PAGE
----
By Randal Hill
Las Vegas takes our money, sure, but what if the tables were suddenly turned and we took their money? Who wouldn’t enjoy that?
In 1958, actor Peter Lawford paid $10,000 for a story idea that a movie-director pal claimed to have heard from a gas station attendant. Lawford then approached his fellow members of the celebrated Rat Pack (the men preferred the more dignified nickname of The Summit), which included Frank Sinatra, Dean Martin, Sammy Davis, Jr. and Joey Bishop.
Lawford shared a proposal about using the idea for a heist-caper film set in Sin City. When he heard the concept, Sinatra joked, “Forget the movie, let’s pull the job!”
The Ocean’s 11 plot line became a setup for the five hard-drinking, chain-smoking, dame-chasing headliners to make whoopee on-screen, which they did with ease and aplomb as they adlibbed many of their lines.
The premise of the gather-the-guys yarn stars Ol’ Blue Eyes as leader Danny Ocean. He has assembled a squad of Army-veteran paratrooper pals for a civilian commando raid in Las Vegas on New Year’s Eve. Each participant exudes a different level of passion and each has a personal reason to be involved. One hopes to help his wife stop stripping for a living. Another is terminally ill and wants to provide for his kid’s college tuition. Yet another sees a chance to buy his way out of a mundane life that includes driving a truck.
The plan was to simultaneously cut off the electricity at midnight at five major casinos—the Sahara, the Riviera, the Desert Inn, the Sands and the Flamingo. The thieves would then break into casino cages, stuff $5 million in cash into trash cans, and have one of the raiders drive a treasure-laden garbage truck out of town and into hiding. But, to prove that (Hollywood) crime never pays, one of the 11 scofflaws unexpectedly dies and a monkey wrench is tossed into the mechanism of the “perfect” plan.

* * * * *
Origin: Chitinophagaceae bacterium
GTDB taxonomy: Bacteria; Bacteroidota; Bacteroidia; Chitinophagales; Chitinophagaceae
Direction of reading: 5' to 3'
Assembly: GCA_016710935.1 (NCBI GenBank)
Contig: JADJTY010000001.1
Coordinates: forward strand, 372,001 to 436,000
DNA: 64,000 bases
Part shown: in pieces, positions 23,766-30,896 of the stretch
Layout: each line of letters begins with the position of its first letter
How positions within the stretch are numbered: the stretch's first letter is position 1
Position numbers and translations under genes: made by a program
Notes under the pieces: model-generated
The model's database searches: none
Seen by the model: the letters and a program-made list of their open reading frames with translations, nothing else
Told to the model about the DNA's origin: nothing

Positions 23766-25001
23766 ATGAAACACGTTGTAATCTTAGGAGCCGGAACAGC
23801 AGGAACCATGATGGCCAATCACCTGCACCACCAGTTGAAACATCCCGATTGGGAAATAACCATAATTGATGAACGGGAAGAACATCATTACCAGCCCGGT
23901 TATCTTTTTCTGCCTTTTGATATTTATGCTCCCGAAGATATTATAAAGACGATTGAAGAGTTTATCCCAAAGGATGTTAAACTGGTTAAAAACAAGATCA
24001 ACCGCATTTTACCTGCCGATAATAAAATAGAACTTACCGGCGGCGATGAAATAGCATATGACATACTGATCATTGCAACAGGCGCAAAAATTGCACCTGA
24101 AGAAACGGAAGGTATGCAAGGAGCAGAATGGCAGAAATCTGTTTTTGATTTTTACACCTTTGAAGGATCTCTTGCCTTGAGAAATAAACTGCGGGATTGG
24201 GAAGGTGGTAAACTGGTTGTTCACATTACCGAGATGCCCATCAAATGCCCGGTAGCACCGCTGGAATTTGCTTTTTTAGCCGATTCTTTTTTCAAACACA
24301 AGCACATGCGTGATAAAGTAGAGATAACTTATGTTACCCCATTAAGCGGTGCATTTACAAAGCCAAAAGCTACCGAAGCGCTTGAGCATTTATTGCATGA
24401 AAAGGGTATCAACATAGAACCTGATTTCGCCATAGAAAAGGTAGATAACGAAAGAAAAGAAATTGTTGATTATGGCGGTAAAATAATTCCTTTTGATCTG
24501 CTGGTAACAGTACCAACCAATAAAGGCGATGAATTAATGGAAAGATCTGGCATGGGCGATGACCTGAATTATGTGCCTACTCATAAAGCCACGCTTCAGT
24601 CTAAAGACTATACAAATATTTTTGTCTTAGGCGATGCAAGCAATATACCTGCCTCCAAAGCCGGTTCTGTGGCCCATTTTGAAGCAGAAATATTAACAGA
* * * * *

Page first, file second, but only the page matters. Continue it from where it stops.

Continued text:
Sinatra and Martin earn the lion’s share of screen time together, with Frank once saying, “You know, sometimes I think the only reason I got into this caper was to see you again.”
Cameo appearances weave through the story and include such icons as Shirley MacLaine, Red Skelton, Angie Dickinson and George Raft.
Filming often took place in Las Vegas in short bursts during the daytime before the superstars appeared on stage to perform for the likes of JFK and other celebrities of the time.
The original Ocean’s 11 became one of Warner Brothers’ most profitable pictures upon its August 1960 release. And while some movie critics harrumphed that the tale was immoral, most reviewers declared it a romp – and quite a clever scheme.
The original Ocean’s 11 is now a low-tech time capsule that delights to this day and it allows us to appreciate larger-than-life fellows with oversize personalities who try to live life by their own rules.
Check out this classic; it’s one of the reasons we once loved going to the cinema.